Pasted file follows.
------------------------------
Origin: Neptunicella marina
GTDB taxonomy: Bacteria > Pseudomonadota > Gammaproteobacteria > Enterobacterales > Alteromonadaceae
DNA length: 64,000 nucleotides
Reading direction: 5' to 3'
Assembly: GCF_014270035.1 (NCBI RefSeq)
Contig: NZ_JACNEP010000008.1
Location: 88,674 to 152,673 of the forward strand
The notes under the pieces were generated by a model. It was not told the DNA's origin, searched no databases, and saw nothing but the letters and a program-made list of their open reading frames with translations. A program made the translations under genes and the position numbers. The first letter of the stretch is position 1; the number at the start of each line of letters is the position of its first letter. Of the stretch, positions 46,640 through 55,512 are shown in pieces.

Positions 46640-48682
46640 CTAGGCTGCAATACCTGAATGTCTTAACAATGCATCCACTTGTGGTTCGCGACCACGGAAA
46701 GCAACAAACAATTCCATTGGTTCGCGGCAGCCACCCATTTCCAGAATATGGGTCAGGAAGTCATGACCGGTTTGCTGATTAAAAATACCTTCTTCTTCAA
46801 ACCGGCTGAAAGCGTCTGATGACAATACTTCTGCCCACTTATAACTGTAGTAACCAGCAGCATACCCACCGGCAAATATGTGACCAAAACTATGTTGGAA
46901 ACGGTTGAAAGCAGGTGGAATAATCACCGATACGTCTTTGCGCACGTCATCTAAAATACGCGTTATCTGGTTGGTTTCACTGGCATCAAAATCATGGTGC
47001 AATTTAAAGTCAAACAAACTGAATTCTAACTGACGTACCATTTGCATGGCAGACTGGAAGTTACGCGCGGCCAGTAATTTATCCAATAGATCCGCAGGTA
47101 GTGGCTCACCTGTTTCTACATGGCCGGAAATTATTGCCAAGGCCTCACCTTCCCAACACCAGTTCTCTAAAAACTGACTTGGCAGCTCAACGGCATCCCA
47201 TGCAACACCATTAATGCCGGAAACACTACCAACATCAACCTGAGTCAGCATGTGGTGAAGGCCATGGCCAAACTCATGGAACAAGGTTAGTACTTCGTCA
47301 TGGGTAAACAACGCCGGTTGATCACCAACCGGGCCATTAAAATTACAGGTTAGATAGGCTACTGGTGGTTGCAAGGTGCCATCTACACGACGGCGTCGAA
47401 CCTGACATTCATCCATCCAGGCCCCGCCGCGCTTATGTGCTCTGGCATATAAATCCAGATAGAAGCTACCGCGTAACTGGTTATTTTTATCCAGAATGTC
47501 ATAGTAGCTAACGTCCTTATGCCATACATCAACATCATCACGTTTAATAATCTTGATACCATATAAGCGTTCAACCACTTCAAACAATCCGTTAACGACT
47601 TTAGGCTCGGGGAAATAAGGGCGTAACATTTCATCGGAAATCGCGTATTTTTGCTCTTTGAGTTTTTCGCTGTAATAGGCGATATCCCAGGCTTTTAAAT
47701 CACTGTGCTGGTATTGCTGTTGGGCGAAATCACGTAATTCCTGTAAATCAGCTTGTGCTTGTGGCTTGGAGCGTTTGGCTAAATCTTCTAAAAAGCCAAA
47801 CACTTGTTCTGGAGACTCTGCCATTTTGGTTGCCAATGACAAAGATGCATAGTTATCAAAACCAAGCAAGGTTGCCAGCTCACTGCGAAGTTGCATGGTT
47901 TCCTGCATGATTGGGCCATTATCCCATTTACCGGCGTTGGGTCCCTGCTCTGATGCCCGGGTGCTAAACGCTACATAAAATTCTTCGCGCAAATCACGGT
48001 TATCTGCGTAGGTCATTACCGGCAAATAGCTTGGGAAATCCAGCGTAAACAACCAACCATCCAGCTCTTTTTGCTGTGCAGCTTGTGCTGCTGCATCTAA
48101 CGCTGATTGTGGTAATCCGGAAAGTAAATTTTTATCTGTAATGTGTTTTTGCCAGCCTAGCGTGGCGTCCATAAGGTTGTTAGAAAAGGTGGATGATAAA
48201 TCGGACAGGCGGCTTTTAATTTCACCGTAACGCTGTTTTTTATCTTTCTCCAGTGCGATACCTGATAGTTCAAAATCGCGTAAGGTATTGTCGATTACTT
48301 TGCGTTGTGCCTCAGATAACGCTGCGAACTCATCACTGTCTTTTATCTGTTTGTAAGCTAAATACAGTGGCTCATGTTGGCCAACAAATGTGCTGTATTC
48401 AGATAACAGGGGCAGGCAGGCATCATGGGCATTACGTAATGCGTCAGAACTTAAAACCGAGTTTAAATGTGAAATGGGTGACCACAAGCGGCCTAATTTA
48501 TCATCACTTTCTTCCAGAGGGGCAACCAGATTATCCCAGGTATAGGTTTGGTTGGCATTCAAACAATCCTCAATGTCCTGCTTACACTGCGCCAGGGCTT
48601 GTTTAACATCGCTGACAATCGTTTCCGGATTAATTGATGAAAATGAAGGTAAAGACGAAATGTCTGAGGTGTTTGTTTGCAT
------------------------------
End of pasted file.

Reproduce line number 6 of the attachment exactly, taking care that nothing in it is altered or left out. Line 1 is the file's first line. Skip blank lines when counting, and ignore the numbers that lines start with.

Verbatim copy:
Contig: NZ_JACNEP010000008.1